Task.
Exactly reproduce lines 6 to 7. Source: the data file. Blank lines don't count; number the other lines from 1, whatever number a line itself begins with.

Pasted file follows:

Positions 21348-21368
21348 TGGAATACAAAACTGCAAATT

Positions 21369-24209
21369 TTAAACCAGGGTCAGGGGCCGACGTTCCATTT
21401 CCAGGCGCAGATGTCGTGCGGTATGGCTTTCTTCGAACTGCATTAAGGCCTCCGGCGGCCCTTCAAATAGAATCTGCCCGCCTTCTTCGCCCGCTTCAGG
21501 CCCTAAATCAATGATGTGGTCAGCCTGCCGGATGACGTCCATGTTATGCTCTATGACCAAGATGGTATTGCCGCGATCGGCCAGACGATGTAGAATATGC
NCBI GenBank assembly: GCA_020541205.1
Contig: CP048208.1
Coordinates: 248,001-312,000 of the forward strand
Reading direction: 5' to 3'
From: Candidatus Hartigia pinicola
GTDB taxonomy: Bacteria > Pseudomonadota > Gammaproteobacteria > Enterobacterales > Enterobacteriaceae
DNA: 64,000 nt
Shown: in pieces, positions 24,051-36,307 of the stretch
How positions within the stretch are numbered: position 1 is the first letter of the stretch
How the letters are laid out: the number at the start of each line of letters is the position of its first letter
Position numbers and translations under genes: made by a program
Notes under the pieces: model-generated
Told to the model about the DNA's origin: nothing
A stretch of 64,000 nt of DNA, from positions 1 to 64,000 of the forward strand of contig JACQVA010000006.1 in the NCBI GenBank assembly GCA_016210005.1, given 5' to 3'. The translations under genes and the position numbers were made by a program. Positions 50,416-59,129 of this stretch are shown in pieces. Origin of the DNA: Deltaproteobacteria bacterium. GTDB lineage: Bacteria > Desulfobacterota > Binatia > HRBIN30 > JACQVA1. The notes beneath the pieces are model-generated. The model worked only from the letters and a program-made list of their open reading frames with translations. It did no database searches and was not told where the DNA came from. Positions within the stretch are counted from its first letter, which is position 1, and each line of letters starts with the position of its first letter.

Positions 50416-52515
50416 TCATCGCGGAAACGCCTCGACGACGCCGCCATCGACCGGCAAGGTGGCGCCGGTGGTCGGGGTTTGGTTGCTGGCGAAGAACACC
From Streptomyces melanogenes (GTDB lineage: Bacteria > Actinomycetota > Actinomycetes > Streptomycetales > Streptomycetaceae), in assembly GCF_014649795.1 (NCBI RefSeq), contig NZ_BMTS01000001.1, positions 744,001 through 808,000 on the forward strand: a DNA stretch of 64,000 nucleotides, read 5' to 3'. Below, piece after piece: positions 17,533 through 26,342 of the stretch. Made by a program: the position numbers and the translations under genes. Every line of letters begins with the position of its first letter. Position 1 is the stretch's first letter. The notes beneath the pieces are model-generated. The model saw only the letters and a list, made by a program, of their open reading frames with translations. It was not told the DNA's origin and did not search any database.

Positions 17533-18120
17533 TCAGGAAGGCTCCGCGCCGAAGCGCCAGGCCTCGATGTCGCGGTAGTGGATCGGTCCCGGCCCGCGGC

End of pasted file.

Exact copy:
21501 CCCTAAATCAATGATGTGGTCAGCCTGCCGGATGACGTCCATGTTATGCTCTATGACCAAGATGGTATTGCCGCGATCGGCCAGACGATGTAGAATATGC
NCBI GenBank assembly: GCA_020541205.1